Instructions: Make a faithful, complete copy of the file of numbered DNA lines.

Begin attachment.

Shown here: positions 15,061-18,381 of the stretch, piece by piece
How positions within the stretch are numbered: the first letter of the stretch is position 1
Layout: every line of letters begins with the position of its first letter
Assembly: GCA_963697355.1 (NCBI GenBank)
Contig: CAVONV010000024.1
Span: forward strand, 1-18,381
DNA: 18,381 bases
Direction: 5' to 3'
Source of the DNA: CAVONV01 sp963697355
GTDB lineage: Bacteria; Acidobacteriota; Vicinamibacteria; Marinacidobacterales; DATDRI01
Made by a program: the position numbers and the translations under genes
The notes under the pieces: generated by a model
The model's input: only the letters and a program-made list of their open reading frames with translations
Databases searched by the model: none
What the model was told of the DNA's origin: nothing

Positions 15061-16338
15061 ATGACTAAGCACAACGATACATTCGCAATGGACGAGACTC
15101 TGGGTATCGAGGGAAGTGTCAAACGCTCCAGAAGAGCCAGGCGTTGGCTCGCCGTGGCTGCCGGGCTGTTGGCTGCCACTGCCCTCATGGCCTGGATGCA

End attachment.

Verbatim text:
Shown here: positions 15,061-18,381 of the stretch, piece by piece
How positions within the stretch are numbered: the first letter of the stretch is position 1
Layout: every line of letters begins with the position of its first letter
Assembly: GCA_963697355.1 (NCBI GenBank)
Contig: CAVONV010000024.1
Span: forward strand, 1-18,381
DNA: 18,381 bases
Direction: 5' to 3'
Source of the DNA: CAVONV01 sp963697355
GTDB lineage: Bacteria; Acidobacteriota; Vicinamibacteria; Marinacidobacterales; DATDRI01
Made by a program: the position numbers and the translations under genes
The notes under the pieces: generated by a model
The model's input: only the letters and a program-made list of their open reading frames with translations
Databases searched by the model: none
What the model was told of the DNA's origin: nothing

Positions 15061-16338
15061 ATGACTAAGCACAACGATACATTCGCAATGGACGAGACTC
15101 TGGGTATCGAGGGAAGTGTCAAACGCTCCAGAAGAGCCAGGCGTTGGCTCGCCGTGGCTGCCGGGCTGTTGGCTGCCACTGCCCTCATGGCCTGGATGCA